“O Lord of the poor, do what you like with me, give me either mercy or punishment, but in this world I have none to look to except Your Lordship. The cataka bird always prays for the cloud, regardless of whether it showers rains or throws a thunderbolt.”
The devotee will not look for shelter in the material world, but he will tolerate the thunder and lightning and wait for Krishna’s mercy, those nectarean drops of pure rain.
And the devotee also takes the thunderbolt as Krishna’s mercy. Srimad-Bhagavatam says that when a devotee is put into difficulty, into distress, he patiently suffers the reactions to his past activities, expects the Lord’s mercy, and serves the Lord with body, mind, and words. And if he passes his life in this way, he will earn the right to enter the kingdom of God.
tat te ’nukampam su-samiksamano
bhunjana evatma-krtam vipakam
hrd-vag-vapurbhir vidadhan namas te
jiveta yo mukti-pade sa daya-bhak
“My dear Lord, one who earnestly waits for You to bestow Your causeless mercy upon him, all the while patiently suffering the reactions of his past misdeeds and offering You respectful obeisances with his heart, words, and body, is surely eligible for liberation, for it has become his rightful claim.” (SB 10.14.8)
This verse is very significant. In the Bhagavad-gita (18.66) Lord Krishna says, sarva-dharman parityajya mam ekam saranam vraja/ aham tvam sarva-papebhyo moksayisyami ma sucah—“If one surrenders unto Me, I deliver him from all sinful reactions.” For a devotee, there are no sinful reactions. So, when a devotee suffers, what is actually happening—what does it mean that “he patiently suffers the reactions to his past deeds”? Srila Visvanatha Cakravarti Thakura explains that a devotee knows that his present happiness is due to past devotional activities and that his present distress is due to past offenses. Thus he peacefully endures all happiness and distress and patiently awaits the mercy of the Lord. Or, he takes his present happiness and distress as the Lord’s mercy on him. As Srila Prabhupada writes, “He accepts all miseries as the mercy of the Lord, thinking himself only worthy of more trouble due to his past misdeeds; and he sees that his miseries, by the grace of the Lord, are minimized to the lowest. Similarly, when he is happy he gives credit to the Lord, thinking himself unworthy of the happiness; he realizes that it is due only to the Lord’s grace that he is in such a comfortable condition and able to render better service to the Lord.” (Gita 2.56 purport)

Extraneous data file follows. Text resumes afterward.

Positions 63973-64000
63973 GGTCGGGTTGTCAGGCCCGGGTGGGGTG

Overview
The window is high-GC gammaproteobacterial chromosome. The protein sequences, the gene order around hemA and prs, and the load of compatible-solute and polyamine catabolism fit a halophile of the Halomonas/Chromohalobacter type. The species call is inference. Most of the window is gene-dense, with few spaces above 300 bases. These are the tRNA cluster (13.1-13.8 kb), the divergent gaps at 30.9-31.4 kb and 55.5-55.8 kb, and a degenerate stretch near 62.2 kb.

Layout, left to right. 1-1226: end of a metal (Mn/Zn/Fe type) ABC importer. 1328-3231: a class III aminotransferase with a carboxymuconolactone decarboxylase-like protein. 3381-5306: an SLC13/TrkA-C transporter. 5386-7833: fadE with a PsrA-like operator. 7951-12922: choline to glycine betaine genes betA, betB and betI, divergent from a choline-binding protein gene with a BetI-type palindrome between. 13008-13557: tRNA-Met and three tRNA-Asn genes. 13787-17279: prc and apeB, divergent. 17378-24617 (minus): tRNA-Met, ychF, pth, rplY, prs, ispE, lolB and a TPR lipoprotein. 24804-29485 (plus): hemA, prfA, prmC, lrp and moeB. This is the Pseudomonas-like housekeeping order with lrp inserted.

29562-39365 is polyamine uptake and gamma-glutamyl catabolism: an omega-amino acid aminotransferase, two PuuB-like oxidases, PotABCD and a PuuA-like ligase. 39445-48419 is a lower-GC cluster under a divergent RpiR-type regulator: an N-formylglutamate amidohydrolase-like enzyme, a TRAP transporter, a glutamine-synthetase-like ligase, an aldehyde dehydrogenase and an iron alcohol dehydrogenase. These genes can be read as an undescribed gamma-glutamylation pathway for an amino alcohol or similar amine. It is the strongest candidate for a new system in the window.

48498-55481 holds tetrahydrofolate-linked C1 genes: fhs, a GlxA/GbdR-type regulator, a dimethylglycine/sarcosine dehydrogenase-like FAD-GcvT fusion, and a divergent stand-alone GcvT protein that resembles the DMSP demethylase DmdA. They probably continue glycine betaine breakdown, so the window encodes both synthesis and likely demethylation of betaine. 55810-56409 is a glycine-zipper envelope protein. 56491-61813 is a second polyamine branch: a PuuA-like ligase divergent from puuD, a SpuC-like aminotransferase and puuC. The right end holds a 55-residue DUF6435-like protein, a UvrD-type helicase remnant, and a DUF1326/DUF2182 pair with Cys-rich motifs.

Srila Visvanatha Cakravarti explains further that a devotee thinks, “As a father sometimes mercifully gives a cup of milk to his small son and at other times mercifully gives him bitter medicine, at other times embraces and kisses him and at other times spanks him, so the Supreme Lord, who is like my father, knows what is actually good and bad for me, who am like His son. I do not know myself.” Thus, as a service to His dear child, for the child’s benefit, the loving supreme father administers both happiness and distress.